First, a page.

“I went home and prayed about it and talked to my family about it and after I made my mind up that I wasn’t going to go anywhere, I came and told coach (Darryl Drake) about it. I said, ‘Look, a team wants to bring me up on its roster and play me, but I don’t want to accept it. I want to stay here and I don’t care if that means being on the practice squad for two years, I like it here.’ I’m loved here. You want to go somewhere where you are loved. I know the plays. I don’t want to go somewhere and have to start all over again.”
Anderson, who played at Texas High School with Patriots backup quarterback Ryan Mallett, admitted the money is a difference for him even if it wasn’t enough to sway him to head for an unsettled situation in Philadelphia. He has a 9-month-old son Brycen. He’s making nearly four times as much now that he’s no longer on the practice squad.
“That is a blessing,” Anderson said.
Smith doesn’t think it’s rare for a player to want to stick in place on a practice squad when greener opportunities – at least in terms of cash – are available elsewhere.
“Joe earned his way on,” Smith said. “He came in, didn’t know much about him at all. He’s a tough guy. Works hard. His primary role will be on special teams. That’s where he is.
“I think once a guy gets to a place and a situation he likes, I think he looks long term instead of a few more dollars and the short term. He knows that we like him. That’s why we moved him up. It’s not based on (the Eagles wanting him). Other teams are always looking on practice squads.”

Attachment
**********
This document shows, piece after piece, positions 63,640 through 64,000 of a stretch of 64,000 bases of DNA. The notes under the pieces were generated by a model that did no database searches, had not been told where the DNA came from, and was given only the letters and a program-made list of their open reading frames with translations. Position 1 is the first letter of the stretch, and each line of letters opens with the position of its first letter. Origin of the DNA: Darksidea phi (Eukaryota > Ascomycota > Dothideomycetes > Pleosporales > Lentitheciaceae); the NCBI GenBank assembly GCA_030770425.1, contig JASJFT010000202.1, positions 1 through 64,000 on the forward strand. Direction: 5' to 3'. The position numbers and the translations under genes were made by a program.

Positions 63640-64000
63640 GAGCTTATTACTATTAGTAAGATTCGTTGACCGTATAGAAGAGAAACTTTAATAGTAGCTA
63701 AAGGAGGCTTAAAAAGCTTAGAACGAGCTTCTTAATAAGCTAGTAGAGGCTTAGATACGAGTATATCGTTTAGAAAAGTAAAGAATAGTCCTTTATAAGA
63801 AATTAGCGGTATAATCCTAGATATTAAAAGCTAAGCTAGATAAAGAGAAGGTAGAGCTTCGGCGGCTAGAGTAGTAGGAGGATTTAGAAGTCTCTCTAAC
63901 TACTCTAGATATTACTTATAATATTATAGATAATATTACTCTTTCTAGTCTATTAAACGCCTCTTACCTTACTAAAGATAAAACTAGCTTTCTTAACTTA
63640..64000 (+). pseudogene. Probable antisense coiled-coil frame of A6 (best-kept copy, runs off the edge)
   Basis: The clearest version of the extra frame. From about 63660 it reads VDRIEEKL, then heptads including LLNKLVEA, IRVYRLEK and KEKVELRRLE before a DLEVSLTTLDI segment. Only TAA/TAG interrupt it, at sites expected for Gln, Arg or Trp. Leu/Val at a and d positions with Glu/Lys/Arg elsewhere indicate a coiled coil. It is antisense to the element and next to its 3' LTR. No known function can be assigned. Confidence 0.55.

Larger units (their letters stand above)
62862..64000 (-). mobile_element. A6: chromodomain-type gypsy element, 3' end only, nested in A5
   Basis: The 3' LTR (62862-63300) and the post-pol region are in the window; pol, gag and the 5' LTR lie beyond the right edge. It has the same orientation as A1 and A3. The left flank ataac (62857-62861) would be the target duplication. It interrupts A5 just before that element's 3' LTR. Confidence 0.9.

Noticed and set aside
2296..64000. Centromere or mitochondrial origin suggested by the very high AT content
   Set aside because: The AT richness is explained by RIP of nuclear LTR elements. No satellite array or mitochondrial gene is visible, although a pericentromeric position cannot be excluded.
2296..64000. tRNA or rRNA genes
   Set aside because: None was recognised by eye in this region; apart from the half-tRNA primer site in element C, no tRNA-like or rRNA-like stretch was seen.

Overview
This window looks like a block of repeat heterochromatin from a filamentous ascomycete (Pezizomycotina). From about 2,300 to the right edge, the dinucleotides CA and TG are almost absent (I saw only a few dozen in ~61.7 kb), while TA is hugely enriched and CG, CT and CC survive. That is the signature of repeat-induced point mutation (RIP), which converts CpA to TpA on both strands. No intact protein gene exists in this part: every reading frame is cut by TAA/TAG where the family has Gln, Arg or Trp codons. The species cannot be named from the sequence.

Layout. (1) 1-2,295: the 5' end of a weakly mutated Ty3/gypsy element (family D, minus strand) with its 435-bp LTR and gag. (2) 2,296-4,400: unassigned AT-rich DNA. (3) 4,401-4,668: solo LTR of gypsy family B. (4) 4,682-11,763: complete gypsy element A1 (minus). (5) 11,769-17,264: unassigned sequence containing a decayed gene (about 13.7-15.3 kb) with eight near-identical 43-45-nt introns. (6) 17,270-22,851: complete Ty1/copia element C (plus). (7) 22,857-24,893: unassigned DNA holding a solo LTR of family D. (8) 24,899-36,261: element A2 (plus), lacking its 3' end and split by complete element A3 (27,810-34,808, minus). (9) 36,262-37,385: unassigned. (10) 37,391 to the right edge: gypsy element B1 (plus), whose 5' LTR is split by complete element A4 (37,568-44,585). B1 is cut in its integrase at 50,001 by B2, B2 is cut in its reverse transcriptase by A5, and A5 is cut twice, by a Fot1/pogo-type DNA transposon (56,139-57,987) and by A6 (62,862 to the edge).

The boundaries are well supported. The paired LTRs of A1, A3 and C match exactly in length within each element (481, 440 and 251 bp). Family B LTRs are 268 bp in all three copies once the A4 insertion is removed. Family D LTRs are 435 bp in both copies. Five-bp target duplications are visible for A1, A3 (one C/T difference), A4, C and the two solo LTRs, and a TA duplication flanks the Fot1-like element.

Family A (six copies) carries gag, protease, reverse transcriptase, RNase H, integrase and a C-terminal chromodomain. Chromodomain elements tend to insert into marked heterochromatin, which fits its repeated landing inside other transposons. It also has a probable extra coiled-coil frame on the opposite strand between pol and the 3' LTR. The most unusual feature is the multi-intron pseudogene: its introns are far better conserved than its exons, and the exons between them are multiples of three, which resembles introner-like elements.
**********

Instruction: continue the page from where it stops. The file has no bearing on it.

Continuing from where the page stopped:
4. Brandon Marshall wasn’t the first Bears player to call for accountability. Marshall said jobs should depend on it, but he was just talking about the offense. Center Olin Kreutz called for organization-wide accountability at the exact same point in the 2009 season after the Bears were whipped in Baltimore 31-7 in Week 15. I asked Kreutz what was wrong after the loss dropped the Bears to 5-9.
“There is a lot wrong with the whole organization, but it is not Lovie,” Kreutz said. “You can't concern yourself with their job, but you can't help but think about it. It has to be fixed from top to bottom. I have an idea (where it starts), but it's not my place to say.”
Those comments got Kreutz in an intense discussion with then general manager Jerry Angelo. The difference this time around is Smith is not nearly as secure as he was then, when a lockout was looming. Also, "the top," as Kreutz called it, has undergone significant turnover with only president Ted Phillips in the same position as three years ago.
“Everybody involved in offense should be held accountable, even if that means jobs,” Marshall said after Sunday’s game. “Everyone on offense should be held accountable. It’s been this way all year. There’s no excuse. We still have two games left. There’s still hope but at the same time, we need to be held accountable.